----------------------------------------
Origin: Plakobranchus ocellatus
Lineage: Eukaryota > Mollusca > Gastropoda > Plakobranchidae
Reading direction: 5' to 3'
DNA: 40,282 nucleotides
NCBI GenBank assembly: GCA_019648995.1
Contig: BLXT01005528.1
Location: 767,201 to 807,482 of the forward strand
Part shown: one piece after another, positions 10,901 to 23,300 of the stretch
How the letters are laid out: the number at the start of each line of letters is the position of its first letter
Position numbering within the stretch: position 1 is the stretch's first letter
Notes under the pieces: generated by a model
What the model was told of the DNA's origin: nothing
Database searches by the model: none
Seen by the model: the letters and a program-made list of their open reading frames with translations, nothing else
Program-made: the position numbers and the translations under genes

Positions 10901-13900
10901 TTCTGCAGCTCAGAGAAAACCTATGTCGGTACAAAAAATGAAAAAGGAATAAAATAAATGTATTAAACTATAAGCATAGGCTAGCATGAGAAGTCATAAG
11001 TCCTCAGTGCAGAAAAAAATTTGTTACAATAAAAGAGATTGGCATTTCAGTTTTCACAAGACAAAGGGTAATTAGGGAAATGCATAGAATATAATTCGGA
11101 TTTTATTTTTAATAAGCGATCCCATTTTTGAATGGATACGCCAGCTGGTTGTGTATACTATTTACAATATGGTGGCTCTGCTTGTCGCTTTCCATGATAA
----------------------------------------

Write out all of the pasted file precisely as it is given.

Origin: Plakobranchus ocellatus
Lineage: Eukaryota > Mollusca > Gastropoda > Plakobranchidae
Reading direction: 5' to 3'
DNA: 40,282 nucleotides
NCBI GenBank assembly: GCA_019648995.1
Contig: BLXT01005528.1
Location: 767,201 to 807,482 of the forward strand
Part shown: one piece after another, positions 10,901 to 23,300 of the stretch
How the letters are laid out: the number at the start of each line of letters is the position of its first letter
Position numbering within the stretch: position 1 is the stretch's first letter
Notes under the pieces: generated by a model
What the model was told of the DNA's origin: nothing
Database searches by the model: none
Seen by the model: the letters and a program-made list of their open reading frames with translations, nothing else
Program-made: the position numbers and the translations under genes

Positions 10901-13900
10901 TTCTGCAGCTCAGAGAAAACCTATGTCGGTACAAAAAATGAAAAAGGAATAAAATAAATGTATTAAACTATAAGCATAGGCTAGCATGAGAAGTCATAAG
11001 TCCTCAGTGCAGAAAAAAATTTGTTACAATAAAAGAGATTGGCATTTCAGTTTTCACAAGACAAAGGGTAATTAGGGAAATGCATAGAATATAATTCGGA
11101 TTTTATTTTTAATAAGCGATCCCATTTTTGAATGGATACGCCAGCTGGTTGTGTATACTATTTACAATATGGTGGCTCTGCTTGTCGCTTTCCATGATAA